Last winter, I made an unfortunate error in judgement.
I left our snowshoes in the shed, planning to take them out once it snowed enough to use them regularly.
I didn’t realize that when it finally snowed enough, it would actually snow TOO MUCH and my shed door would be blocked by ice and snow for months.
In fact, I never did get around to snowshoeing last winter. Not even once. And that was annoying.
Annoying enough that I actually made a solid plan this past fall so it wouldn’t happen again. This year, when I put the patio furniture in the shed for the winter, I took my snowshoes out and stored them in my basement.*
Last week, as I was walking Khalee down the snow-covered sidewalk and distracting her from attempting to detour onto the walking trails near our house, I realized that I was missing an opportunity.
If I took out my snowshoes, I could let Khalee bound around in the snow on the path while I sauntered over the top of it without sinking up to my shins.
Now our afternoon walks are mini-adventures for the two of us. (Something Sam and Cheddar and friends clearly know all about!) Snowshoeing on a snowy path with trees on one side and a river on the other is much more relaxing than walking on a snow-smudged sidewalk with a dirty bank of snow on one side and the road on the other.
And yes, there are a few challenges involved in the process. For example, Khalee is not a fan of the fact that I have to go out first and put on my snowshoes before letting her outside and she gets a bit worked up about that. And it is tricky to manage a bounding dog on a leash while trying to walk on snowshoes. And then there is the maneuvering involved in trying to ‘stoop and scoop’ while wearing snowshoes and being connected to a dog whose business at this location is complete and who is ready to move quickly away to the next adventure.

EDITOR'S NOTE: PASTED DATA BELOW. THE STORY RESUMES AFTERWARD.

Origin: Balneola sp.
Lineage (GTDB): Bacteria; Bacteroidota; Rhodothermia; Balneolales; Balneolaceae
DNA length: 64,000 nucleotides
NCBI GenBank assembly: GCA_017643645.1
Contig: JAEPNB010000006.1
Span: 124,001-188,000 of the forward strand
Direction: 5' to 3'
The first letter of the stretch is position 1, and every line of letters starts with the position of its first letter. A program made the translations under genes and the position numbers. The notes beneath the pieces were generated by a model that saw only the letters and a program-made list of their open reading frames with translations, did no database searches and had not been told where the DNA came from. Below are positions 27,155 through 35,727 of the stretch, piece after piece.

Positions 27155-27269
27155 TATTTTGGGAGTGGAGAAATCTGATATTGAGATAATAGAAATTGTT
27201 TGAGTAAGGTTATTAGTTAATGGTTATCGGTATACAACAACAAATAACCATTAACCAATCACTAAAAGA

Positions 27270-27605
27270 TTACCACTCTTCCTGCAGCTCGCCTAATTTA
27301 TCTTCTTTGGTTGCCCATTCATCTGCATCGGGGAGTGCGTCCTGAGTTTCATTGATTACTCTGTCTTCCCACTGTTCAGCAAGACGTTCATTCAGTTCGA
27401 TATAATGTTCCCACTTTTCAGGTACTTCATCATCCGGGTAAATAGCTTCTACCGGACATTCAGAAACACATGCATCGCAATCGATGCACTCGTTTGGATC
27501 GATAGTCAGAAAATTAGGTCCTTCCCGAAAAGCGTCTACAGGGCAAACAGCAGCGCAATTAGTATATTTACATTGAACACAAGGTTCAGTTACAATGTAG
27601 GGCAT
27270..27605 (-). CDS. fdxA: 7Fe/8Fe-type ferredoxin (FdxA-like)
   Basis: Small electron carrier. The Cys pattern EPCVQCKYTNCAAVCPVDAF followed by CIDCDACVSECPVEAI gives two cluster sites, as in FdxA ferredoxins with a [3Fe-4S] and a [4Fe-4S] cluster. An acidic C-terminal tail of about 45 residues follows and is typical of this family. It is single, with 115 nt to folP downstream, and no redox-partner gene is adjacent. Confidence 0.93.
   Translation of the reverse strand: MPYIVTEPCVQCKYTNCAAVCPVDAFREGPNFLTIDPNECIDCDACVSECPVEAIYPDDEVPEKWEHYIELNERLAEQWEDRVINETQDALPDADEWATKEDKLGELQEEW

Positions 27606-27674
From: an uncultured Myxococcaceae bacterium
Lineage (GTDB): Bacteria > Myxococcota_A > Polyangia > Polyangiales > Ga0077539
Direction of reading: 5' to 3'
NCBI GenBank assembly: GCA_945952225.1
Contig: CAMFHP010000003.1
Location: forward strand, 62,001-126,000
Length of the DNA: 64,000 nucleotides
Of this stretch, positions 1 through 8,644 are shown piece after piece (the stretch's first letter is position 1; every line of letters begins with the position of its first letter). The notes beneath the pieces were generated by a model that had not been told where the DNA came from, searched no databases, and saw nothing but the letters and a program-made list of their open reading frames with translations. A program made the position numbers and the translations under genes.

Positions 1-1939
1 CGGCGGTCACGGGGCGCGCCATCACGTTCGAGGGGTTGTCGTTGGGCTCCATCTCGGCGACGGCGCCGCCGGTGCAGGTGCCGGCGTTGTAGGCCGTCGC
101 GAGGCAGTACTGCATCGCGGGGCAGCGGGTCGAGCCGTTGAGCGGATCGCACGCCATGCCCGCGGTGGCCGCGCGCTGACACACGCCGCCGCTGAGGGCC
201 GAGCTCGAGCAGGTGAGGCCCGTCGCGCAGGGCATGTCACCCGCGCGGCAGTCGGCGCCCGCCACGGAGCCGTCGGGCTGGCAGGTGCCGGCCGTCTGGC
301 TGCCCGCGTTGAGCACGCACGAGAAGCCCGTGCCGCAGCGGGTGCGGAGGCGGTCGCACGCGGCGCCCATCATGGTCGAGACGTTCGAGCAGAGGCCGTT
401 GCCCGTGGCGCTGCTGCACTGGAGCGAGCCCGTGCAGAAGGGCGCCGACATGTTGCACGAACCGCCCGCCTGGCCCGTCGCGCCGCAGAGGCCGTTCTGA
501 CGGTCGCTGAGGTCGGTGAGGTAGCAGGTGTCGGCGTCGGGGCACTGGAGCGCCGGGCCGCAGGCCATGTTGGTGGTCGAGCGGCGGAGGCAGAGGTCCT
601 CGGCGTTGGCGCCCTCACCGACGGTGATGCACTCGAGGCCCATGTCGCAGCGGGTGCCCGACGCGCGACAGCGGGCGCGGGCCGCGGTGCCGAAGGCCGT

But, even with those challenges, it’s still a lot of fun and it feels a bit more cardio-y than our usual walks.
I’m really glad that I had the foresight to do that little bit of planning back in the fall.
*This kind of planning may not seem like a big deal to the neurotypical but the capacity to think ahead like this has never come naturally to me, especially about stuff that is just for fun. Just another way that my medication has made a positive difference for me.
I’m 48, I have a phenomenal seven-year-old girl, I’m a Western science student, and my boyfriend of 2 years dumped me via email in October. The day after Christmas he tagged me in a Facebook post stating that he hoped I got coal for Christmas, quickly followed by a post announcing his new relationship (complete with loved up pics).
What did I do, you ask!?
Did I send a poisonous rebuttal? Cry in my ice-cream bucket? Call my girlfriends and formulate a plan to photo shop hearts around a pic of me and my super cute 38-year-old guy friend – who has a crush on me – and post it on my Facebook page? Nope. None of the above.
I threw on some lipstick, packed a light lunch, a big bottle of water, my iPhone, and… my snowshoes. My German Shepherd cross, Kyah, was down for the adventure so we dropped my girl off at her dad’s house, and drove to FanshaweConservation Area. It is there in the wilderness, trekking the 21k loop around the lake that I always find me. My independence. My strength. My love for myself. And I lose the marionette strings that those who hurt me have attempted to control me with – including social media passive aggressive shots.
The first 5 km found Kyah and I taking selfies amongst the many snowy footprints of other hikers. The scenery was a massive contrast to urban London, and the sun painted the snow silver. I was still frustrated but felt the anger begin to drift into apathy.